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Home :: Archive :: 2006 :: March ::
Authentication Article
The Shakespeare Conference: SHK 17.0085  Wednesday, 1 March 2006

[1] 	From: 	Hugh Grady <
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	Date: 	Sunday, 26 Feb 2006 17:56:30 -0500
	Subj: 	RE: SHK 17.0069 Authentication Article

[2] 	From: 	Elliott Stone <
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	Date: 	Tuesday, 28 Feb 2006 18:34:08 -0500
	Subj: 	Re: SHK 17.0069 Authentication Article


[1]-----------------------------------------------------------------
From: 		Hugh Grady <
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Date: 		Sunday, 26 Feb 2006 17:56:30 -0500
Subject: 17.0069 Authentication Article
Comment: 	RE: SHK 17.0069 Authentication Article

I can't let this post past without commenting on the egregious 
Reaganesque rhetoric ("Mistakes were made") that Don Foster employed in 
his account of the early, mistaken attribution of the Funeral Elegy to 
Shakespeare which he championed. In his 1989 book, listservers should 
recall, Foster made the cautious (and in retrospect wise) claim that the 
case for Shakespeare's authorship was possible but not certain. That 
book is fully owned by him in the statement: "I am well acquainted with 
the risks of over-reliance on quantitative techniques. In 1989 I 
published a book proposing that the 1612 poem "A Funeral Elegy," by "W. 
S.," might be Shakespeare's.

It was Foster, of course, who was the chief perpetrator of the escalated 
claim seven years later that computer analysis-his own!--had in fact 
clinched the claim and proven his suspicions correct. But his agency is 
oddly missing in the wording that follows:

"Seven years later, the elegy made front-page news when 
computer-assisted analysis, along with the opinion of other Shakespeare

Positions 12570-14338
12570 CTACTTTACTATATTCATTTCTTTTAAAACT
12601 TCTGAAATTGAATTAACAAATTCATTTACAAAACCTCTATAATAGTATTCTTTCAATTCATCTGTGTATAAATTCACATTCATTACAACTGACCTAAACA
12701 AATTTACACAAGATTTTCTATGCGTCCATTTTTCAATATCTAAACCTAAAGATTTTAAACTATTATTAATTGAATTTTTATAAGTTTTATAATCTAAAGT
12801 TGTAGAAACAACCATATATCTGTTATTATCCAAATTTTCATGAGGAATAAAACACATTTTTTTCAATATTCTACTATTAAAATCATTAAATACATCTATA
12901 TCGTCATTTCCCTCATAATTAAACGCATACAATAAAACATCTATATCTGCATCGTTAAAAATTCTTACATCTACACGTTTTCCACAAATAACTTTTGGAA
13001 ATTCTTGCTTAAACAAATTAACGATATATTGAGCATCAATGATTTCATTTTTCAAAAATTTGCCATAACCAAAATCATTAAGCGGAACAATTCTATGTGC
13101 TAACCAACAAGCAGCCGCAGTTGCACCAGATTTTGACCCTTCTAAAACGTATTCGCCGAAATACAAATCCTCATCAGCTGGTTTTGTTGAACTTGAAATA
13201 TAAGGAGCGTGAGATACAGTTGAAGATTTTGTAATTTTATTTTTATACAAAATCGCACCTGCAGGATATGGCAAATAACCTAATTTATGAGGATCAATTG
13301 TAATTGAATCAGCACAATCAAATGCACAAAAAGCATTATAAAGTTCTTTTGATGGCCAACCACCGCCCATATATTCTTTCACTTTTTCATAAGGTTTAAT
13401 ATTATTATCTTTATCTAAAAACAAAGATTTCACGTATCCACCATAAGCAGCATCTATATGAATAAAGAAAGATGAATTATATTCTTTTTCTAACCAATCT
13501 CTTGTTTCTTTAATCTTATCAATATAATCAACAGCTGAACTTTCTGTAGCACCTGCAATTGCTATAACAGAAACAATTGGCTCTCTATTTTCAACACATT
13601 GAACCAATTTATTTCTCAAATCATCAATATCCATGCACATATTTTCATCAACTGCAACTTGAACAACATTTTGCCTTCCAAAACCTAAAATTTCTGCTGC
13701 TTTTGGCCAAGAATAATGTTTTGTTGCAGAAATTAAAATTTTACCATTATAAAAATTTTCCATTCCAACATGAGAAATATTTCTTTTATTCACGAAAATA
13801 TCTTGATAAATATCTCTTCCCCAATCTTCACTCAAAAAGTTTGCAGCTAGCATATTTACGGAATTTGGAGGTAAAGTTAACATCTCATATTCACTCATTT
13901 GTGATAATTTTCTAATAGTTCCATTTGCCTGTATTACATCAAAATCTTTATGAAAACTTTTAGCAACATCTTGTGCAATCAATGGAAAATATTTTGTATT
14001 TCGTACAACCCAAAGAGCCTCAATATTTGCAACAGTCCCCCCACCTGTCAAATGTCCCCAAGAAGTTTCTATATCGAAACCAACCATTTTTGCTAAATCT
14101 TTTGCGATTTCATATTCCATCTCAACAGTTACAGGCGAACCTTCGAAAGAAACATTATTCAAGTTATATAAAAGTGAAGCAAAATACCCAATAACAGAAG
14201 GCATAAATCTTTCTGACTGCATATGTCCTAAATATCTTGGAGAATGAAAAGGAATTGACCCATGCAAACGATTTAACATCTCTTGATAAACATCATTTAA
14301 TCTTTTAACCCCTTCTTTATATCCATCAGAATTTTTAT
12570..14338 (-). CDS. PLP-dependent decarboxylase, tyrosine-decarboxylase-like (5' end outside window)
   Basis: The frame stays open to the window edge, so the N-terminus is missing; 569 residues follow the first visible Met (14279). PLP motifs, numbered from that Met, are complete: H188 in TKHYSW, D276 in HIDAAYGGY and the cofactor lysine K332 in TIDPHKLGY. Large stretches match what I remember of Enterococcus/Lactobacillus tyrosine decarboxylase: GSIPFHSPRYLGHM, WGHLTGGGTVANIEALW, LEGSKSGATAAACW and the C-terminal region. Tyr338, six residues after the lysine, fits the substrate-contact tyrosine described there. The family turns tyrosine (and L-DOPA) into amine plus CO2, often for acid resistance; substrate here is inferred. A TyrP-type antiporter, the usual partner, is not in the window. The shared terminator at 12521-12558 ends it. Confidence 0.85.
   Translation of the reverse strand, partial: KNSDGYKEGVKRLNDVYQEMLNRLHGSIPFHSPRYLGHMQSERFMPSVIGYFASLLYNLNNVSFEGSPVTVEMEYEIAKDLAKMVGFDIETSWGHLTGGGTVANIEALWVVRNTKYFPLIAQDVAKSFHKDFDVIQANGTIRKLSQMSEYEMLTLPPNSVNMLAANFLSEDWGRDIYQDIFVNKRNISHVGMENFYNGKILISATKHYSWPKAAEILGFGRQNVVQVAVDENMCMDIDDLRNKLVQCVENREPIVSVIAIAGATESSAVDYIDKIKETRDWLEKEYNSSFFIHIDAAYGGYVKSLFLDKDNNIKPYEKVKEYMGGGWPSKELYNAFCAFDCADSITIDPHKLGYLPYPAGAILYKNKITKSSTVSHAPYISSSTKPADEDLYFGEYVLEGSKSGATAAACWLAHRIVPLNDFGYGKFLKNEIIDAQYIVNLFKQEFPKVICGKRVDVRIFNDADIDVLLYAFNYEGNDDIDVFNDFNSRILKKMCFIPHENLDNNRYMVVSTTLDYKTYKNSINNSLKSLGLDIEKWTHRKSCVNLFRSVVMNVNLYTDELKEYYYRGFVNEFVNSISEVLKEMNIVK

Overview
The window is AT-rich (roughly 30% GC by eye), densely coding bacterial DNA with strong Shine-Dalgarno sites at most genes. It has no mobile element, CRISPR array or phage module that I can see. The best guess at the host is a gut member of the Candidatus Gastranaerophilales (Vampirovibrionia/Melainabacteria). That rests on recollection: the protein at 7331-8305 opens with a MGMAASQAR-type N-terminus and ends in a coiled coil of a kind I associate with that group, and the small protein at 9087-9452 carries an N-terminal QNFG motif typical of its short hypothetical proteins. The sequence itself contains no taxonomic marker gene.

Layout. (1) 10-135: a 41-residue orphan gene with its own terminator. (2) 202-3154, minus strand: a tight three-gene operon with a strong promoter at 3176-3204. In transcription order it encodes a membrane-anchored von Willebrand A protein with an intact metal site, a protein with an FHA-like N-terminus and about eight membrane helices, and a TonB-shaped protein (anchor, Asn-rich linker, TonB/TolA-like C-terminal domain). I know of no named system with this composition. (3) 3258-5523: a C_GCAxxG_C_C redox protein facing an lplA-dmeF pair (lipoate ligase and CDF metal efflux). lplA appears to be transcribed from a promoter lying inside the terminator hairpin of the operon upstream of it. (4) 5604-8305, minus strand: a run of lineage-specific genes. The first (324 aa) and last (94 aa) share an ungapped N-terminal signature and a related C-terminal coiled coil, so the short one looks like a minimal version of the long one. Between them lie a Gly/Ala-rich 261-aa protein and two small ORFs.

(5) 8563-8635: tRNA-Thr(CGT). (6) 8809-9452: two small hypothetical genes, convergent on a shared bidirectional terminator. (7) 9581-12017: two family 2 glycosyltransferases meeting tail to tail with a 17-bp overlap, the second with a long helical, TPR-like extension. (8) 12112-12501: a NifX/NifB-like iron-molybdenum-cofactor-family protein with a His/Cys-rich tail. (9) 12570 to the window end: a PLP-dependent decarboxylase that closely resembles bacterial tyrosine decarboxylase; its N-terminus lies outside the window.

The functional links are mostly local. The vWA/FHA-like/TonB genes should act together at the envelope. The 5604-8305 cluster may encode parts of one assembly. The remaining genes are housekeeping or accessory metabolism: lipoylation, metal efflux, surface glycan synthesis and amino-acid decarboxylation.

scholars, tended to confirm that "W. S." was indeed Shakespeare.

Mistakes were made indeed.

--Hugh Grady

[2]-------------------------------------------------------------
From: 		Elliott Stone <
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Date: 		Tuesday, 28 Feb 2006 18:34:08 -0500
Subject: 17.0069 Authentication Article
Comment: 	Re: SHK 17.0069 Authentication Article

Mr. Kennedy was certainly the first one to debunk Prof. Foster's claim 
that the "Elegy By W.S." was not our William Shakespeare.

However, there are still those of us who believe that there was an 
original funeral poem that was written (but suppressed) by Shakespeare 
on the death of the Catholic Martyr and Jesuit Saint Edward Campion. 
This unpublished poem was used by Daniel, Ford and William Strachey as 
the template for their funeral poems. Strachey was the W. S. of the 
Funeral Elegy which was a satire published by Thorpe to make money. It 
is sad that the critics have failed to see the humor in this poem but 
what is even sadder is to think that William Shakespeare could have 
possibly been believed to have been the author of "The Elegy by W.S.".

Best,
Elliott H. Stone

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